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Showing posts from December, 2008

2008, A Year in Reading: Best and Worst Books of the Year

I read 66 books in 2008, a slight uptick from last year but nowhere near the numbers I used to rack up when I was gainfully unemployed. In terms of quality, too, 2008 showed a slight but noticeable improvement over 2007, though it still wasn't as exciting a reading year as I could have wished. Genre-wise, the books I read this year clustered mostly around SF and contemporary-set literary fiction. I've been reading less and less fantasy and historical fiction for several years now, and in 2008 I seem to have bottomed out with both genres. On the other hand, the number of nonfiction books I read this year is quadruple that of last year (which is a more impressive way of saying I read four nonfiction books) and I've started to get back in the habit of reading graphic novels and YA fiction. Of my reading resolutions , I failed to meet only one--I had planned to read something by Willa Cather, or George Orwell's less-known books, but never got around to either. The one

2008, A Year in Reading: Best Short Stories of the Year

I made a startling discovery when I sat down to put together this list: at a very rough estimate, I've read in excess of 200 short stories this year. And, with a very small group of exceptions, they were all genre stories. And, with a slightly larger group of exceptions, I read them all in the last few months, as I started gearing up for the Hugo nomination deadline. The results of this glut are both rewarding and slightly disappointing. There are nearly twice as many stories on this list as there were last year (including honorable mentions), and each one of them is a fine, exciting piece of writing. For each excellent story, however, my slowly-accumulating list of potential Hugo nominees contains two or three pieces which I found interesting or well crafted but ultimately not that special, and in order to find each one of those I had to wade through several others which were mediocre, predictable, or just plain bad. I'm starting to get a feel of just how exhausting it w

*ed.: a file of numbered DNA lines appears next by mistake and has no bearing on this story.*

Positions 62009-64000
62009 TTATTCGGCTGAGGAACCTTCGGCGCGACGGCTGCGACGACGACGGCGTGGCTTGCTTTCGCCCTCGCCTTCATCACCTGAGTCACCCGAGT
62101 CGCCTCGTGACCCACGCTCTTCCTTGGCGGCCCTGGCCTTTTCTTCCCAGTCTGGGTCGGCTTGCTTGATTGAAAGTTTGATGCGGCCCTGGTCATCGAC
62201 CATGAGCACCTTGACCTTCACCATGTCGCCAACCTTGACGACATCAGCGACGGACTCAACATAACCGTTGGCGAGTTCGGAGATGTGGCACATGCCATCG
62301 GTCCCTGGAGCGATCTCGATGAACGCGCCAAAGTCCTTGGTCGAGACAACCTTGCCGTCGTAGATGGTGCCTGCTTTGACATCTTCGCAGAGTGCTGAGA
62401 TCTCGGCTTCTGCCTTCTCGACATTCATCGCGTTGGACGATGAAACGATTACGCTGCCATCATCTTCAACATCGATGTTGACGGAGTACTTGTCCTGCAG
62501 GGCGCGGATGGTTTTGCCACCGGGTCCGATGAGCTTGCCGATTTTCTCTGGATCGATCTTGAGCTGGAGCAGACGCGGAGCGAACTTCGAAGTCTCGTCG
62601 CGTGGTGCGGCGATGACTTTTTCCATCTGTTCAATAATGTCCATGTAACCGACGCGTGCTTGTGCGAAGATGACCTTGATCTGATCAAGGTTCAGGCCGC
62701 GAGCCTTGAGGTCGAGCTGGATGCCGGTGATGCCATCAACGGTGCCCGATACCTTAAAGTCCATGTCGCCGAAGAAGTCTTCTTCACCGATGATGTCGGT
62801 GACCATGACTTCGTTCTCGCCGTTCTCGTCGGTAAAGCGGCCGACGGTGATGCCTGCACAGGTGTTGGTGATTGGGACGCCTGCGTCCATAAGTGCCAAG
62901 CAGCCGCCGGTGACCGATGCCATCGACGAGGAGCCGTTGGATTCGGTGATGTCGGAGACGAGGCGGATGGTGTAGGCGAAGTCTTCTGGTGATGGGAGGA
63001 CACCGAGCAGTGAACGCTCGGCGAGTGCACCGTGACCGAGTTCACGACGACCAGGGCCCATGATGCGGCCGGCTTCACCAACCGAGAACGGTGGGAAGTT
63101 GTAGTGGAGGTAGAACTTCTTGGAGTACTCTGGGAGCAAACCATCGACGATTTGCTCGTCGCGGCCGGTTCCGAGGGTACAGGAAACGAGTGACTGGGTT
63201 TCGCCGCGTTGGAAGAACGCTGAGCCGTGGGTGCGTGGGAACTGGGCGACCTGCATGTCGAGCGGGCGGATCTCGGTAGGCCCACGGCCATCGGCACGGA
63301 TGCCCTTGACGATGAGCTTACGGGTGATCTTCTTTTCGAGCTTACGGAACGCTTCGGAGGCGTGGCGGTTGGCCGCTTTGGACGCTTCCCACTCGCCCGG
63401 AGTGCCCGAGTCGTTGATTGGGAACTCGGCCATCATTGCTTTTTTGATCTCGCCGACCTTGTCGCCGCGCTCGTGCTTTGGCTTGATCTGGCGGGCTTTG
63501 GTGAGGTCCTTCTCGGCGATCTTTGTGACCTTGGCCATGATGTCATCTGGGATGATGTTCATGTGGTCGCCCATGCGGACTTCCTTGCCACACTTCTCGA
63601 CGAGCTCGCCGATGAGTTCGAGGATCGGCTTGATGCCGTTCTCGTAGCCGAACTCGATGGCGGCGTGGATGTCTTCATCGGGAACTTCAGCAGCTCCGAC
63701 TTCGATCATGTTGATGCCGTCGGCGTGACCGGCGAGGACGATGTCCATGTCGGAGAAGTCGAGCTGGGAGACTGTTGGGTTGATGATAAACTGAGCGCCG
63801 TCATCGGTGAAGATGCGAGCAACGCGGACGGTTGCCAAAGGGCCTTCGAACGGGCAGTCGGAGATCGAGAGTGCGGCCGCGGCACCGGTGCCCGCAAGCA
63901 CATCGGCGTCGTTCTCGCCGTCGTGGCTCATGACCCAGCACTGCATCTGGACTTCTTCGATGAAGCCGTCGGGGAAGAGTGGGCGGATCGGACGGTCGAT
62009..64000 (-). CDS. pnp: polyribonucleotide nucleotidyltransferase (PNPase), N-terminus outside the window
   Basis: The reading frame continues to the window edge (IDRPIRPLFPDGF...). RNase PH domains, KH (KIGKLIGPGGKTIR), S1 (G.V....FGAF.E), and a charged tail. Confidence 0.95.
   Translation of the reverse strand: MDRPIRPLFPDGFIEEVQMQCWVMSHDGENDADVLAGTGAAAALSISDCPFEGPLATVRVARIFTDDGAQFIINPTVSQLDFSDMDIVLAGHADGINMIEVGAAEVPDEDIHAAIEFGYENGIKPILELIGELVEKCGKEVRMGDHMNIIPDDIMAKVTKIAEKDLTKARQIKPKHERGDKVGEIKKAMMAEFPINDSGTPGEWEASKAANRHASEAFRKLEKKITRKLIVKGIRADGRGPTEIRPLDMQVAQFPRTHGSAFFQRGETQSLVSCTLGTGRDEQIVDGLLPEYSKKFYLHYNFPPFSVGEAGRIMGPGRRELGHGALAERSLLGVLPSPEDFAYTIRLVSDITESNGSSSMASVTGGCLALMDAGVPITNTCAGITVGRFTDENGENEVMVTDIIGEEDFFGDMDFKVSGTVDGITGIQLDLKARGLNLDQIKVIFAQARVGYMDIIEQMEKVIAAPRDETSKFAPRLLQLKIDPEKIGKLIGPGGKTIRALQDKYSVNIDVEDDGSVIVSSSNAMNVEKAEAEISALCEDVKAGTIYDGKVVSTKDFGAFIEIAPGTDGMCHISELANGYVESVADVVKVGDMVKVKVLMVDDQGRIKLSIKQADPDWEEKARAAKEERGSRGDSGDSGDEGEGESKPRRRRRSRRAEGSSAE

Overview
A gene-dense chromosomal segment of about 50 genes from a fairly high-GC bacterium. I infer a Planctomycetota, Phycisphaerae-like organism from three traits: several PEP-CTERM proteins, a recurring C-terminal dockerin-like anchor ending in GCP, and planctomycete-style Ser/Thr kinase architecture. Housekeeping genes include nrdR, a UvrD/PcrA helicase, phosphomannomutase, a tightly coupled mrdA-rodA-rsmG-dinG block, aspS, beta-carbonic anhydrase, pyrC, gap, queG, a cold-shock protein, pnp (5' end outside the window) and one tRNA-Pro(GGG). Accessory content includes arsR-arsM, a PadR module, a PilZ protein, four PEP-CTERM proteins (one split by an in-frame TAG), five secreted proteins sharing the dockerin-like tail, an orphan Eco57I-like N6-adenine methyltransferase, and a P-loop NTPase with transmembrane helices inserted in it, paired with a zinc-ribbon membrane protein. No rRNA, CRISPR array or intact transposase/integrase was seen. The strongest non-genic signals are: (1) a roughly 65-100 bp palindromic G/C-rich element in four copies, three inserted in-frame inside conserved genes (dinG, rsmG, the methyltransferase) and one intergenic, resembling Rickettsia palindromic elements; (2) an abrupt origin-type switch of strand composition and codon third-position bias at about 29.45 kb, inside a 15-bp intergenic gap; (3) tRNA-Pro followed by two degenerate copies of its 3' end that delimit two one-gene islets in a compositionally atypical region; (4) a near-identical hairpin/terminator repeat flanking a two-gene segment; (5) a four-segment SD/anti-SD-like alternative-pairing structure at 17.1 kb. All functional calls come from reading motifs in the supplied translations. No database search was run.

Tender Thoughts on Nothing

"This war touches people that your congress holds in the same contempt that King George reserves for the people of Boston. I mean women, and yes slaves too, for that matter. Though I'm sure you wish I would not mention that subject, as it might upset your southern friends." Abigail Adams, John Adams , "Independence" In Matt Cheney's review-slash-meditation on the second and concluding volume in M.T. Anderson's The Astonishing Story of Octavian Nothing, Traitor to the Nation , he expresses a sentiment that I've come back to several times in the last few months: the difficulty and trepidation with which a reader returns to an author whose previous work has astonished and delighted them. "Merely replicating the experience is not enough. Once a mind has been blown, it develops tough scar tissue, and a larger force is necessary next time." And, Cheney is sad to conclude, the second Octavian Nothing volume, The Kingdom on the Waves , doesn&

The Other Side of the Island by Allegra Goodman